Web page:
Yesterday, President Trump announced the Navigable Waters Protection Rule, which is the next step in this administration’s goal to review and revise the definition of waters of the U.S. under the Clean Water Act. Waters of the U.S. are waterbodies, rivers, streams, and wetlands that are protected under the Section 404 of the Clean Water Act (CWA). Under Section 404, any impacts (i.e. placement or removal of fill) in waters of the U.S. requires a federal permit.
The Final Rule
The final rule narrows the definition of waters of the U.S. in comparison to currently accepted CWA and court interpretations. In the final rule, “waters of the United States” are limited to:
- The territorial seas and traditional navigable waters;
- Perennial and intermittent tributaries that contribute surface water flow to such waters;
- Certain lakes, ponds, and impoundments of jurisdictional waters; and,
- Wetlands adjacent to other jurisdictional waters.
Notably, the rule specifically excludes all ephemeral streams, which are streams that are dry most of the year and are typically only wet following rainfall.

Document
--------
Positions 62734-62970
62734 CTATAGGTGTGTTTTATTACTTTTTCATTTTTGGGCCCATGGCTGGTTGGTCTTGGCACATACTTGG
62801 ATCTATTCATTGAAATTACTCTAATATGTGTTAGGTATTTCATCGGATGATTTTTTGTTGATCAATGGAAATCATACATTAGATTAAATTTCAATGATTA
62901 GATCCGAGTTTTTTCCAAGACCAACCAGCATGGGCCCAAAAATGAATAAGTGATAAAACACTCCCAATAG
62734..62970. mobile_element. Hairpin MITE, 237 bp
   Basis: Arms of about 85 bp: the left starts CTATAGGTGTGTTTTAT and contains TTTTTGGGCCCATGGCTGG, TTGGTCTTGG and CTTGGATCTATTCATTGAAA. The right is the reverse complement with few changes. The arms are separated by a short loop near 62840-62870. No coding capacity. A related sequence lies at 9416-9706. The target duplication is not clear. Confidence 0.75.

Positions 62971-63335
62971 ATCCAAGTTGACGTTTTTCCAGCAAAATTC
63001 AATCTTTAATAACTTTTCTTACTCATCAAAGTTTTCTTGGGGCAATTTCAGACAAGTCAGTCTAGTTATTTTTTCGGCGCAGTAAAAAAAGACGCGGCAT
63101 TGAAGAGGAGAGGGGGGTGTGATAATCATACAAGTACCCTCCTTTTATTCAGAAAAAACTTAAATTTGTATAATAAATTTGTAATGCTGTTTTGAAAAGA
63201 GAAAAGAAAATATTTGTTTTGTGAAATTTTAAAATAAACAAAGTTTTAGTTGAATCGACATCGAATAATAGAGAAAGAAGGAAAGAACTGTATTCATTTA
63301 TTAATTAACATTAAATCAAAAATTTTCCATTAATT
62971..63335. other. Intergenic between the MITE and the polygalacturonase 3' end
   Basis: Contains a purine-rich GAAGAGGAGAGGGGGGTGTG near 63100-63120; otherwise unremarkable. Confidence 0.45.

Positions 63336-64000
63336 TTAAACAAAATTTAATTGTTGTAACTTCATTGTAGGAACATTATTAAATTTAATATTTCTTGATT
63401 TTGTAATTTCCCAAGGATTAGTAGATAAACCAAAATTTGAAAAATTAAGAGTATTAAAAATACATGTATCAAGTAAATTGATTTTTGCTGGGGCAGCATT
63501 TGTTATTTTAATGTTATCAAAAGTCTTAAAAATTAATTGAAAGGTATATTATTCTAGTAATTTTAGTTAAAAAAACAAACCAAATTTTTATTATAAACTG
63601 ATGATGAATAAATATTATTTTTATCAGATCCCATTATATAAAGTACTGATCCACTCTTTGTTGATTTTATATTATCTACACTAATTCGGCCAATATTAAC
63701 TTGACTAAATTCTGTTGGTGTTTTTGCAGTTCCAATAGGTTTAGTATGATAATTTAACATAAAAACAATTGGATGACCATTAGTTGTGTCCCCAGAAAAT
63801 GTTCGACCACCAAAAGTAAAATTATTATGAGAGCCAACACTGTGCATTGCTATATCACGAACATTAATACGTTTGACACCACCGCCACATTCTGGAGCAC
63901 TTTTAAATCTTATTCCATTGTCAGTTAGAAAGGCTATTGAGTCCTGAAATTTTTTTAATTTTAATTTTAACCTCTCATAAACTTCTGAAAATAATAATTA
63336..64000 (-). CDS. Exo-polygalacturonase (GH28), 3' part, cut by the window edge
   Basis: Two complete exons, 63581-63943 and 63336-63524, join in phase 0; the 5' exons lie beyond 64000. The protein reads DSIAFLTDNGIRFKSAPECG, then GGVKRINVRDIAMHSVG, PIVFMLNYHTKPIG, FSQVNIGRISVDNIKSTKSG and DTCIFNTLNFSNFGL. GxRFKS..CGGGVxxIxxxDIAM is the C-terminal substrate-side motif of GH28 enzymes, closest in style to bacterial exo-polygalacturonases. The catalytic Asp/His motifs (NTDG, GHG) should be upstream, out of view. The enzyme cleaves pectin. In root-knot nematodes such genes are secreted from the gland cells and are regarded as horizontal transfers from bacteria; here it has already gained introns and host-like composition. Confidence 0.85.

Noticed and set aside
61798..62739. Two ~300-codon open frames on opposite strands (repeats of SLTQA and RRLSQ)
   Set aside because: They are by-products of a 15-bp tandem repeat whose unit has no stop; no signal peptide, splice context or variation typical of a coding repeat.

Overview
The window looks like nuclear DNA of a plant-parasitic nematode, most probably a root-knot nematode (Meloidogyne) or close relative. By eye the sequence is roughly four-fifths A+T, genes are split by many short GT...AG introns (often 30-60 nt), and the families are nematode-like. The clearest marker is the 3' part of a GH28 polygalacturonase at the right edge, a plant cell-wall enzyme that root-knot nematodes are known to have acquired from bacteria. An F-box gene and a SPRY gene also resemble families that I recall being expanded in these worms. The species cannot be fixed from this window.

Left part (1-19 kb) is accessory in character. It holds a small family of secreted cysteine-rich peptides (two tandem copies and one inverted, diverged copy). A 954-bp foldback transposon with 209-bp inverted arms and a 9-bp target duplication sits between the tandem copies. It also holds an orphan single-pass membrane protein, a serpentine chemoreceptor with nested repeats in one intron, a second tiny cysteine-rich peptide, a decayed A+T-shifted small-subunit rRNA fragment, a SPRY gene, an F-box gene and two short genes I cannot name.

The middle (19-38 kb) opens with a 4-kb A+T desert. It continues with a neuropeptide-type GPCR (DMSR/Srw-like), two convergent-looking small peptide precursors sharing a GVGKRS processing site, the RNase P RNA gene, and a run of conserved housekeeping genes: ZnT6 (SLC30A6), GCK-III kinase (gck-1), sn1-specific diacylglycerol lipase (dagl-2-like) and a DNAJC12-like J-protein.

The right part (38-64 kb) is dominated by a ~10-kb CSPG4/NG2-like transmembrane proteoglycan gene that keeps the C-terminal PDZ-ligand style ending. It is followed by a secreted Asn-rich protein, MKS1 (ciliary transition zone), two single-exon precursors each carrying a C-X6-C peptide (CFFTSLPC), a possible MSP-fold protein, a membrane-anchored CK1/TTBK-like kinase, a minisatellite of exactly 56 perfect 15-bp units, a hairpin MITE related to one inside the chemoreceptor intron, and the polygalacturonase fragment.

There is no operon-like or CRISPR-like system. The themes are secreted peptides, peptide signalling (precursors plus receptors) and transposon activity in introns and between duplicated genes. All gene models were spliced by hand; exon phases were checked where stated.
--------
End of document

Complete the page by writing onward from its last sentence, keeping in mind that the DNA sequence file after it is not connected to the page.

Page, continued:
This rule has major implications for both private and public development projects that plan to impact streams and wetlands. Ephemeral waters make up a huge percentage of the waterbodies in the U.S., particularly in the Arid West. If ephemeral waters are excluded by rule from federal oversight, then the number of federal permits required by project development will decline considerably.
At first glance, this appears to be a boon for development projects that often encounter the Clean Water Act, including oil and gas, renewable energy, commercial development, utilities, transportation, and many others. However, this rule will undoubtedly be subject to a myriad of federal lawsuits and court rulings, as we saw with the Obama-era Clean Water Rule, which tried to broaden the definition of waters of the U.S. and which many decried as government overreach. By narrowing protections to waters of the U.S. beyond the current interpretations, this rule swings in the opposite direction.
The effective date of the final rule is not yet set but is expected to be sometime in mid-March 2020.
Want to know if this rule affects you?
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